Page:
There are de-regulatory actions and movements in some states to enable innovative legal service models that are designed to close the Justice Gap. It is estimated that nearly 80% of low to middle incomes individuals and families cannot afford the high cost of legal fees.
A Utah Task Force has called for ‘Profoundly Reimagining the Way Legal Services are Regulated‘ as an approach to closing the Justice Gap. This Supreme Court appointed Task Force has proposed a new structure for the regulation of legal services. This structure would enable broad-based investment and participation in business entities that provide legal services, including non-lawyer investment in and ownership of non-law firm entities that would deliver legal services. The Report is titled: Narrowing the Access-to-Justice Gap by Reimagining Regulation, among its recommendations are encouraging non-traditional sources of legal services, including non-lawyers and allow them to test innovative legal service models and delivery systems through a “regulatory sandbox.” This approach will provide a test bed for evaluating new approaches to delivering legal services.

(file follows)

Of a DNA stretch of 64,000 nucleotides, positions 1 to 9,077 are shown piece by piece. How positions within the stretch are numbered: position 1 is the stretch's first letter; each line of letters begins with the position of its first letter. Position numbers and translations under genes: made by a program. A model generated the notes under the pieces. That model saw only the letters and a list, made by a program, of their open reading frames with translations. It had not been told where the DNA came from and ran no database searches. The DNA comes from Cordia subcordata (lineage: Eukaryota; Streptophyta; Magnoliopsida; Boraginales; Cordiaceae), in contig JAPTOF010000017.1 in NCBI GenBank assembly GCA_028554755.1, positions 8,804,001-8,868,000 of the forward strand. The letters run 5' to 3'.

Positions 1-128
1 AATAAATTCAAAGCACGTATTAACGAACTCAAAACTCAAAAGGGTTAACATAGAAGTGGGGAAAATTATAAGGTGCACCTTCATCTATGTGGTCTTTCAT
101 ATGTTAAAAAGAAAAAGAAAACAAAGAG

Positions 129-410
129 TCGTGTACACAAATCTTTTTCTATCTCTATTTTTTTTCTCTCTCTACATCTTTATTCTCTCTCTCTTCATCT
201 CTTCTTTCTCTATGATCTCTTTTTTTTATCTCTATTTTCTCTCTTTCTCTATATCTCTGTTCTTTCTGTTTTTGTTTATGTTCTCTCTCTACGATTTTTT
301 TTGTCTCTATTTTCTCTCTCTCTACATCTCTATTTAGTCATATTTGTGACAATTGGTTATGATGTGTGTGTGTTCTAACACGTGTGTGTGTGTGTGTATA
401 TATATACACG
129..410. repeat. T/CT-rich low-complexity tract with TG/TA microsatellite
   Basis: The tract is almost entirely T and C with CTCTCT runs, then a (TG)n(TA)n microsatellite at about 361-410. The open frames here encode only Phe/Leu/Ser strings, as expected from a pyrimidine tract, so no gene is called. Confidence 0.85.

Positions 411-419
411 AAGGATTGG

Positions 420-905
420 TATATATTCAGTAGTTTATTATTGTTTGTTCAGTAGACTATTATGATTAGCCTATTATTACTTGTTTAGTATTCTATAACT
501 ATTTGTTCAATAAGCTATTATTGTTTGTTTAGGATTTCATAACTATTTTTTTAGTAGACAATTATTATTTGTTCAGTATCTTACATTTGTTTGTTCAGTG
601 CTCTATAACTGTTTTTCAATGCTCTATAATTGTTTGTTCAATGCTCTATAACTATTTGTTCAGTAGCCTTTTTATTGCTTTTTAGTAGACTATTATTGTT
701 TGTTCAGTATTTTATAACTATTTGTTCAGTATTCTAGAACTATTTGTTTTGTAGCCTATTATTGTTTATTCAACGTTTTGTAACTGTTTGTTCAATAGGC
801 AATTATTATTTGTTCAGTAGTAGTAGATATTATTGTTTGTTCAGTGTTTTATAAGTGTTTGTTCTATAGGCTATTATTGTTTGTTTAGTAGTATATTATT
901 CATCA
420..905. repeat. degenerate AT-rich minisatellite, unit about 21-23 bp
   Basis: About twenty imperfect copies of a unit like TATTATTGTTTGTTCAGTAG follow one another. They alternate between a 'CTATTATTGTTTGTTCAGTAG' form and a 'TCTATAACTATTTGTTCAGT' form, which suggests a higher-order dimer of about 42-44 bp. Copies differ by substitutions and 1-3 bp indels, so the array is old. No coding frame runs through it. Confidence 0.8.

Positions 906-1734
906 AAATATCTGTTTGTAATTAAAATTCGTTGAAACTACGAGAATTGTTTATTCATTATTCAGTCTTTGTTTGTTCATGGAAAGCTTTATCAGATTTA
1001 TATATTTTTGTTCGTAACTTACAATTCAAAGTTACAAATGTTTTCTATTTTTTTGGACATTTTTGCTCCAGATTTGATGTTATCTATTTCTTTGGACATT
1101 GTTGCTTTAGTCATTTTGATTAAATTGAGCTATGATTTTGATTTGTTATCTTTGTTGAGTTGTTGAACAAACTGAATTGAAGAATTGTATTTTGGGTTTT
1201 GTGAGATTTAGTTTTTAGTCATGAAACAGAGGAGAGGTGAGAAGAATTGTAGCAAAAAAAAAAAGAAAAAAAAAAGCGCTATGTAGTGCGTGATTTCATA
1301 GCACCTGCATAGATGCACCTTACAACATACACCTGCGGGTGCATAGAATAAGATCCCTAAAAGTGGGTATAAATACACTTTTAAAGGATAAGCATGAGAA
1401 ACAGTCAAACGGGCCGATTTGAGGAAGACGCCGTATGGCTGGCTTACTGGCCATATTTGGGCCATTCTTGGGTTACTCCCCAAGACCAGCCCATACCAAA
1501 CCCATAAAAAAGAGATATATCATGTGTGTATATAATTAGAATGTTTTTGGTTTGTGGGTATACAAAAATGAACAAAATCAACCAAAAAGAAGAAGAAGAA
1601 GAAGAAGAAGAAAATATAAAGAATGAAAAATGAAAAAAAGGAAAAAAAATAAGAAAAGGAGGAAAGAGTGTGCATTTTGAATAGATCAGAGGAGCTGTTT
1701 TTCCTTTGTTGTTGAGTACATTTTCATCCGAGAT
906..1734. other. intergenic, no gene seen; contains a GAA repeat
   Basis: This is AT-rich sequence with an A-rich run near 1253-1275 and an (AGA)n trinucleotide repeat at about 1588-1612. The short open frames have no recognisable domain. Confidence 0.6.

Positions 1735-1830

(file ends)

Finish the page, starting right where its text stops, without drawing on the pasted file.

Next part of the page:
The American Bar Association at their August Annual Meeting (2019) adopted a Resolution proposed by the New York State Bar Association that establishes “Best Practices for On-Line Legal Document Providers“. The purpose of the Resolution is to set standards for non-lawyer providers of legal documents that protect consumers, but the significance of the Resolution is that it gives recognition to the fact that an important segment of the legal services industry serves low and moderate income families through non-lawyer online legal document companies.
Another important development are the recommendations of a State Bar of California task force that has proposed dramatic changes in the lawyer regulatory structure in California. The California Task Force is also recommending non-lawyer ownership of law firms and a new regulatory structure that would enable non-law firm entities to deliver legal solutions to consumers.
These developments suggest that closing the justice gap in the United States will require dramatic changes to the way the legal profession is organized and regulated. These are early stage developments, but are suggestive of a trend that will likely accelerate in the fullness of time.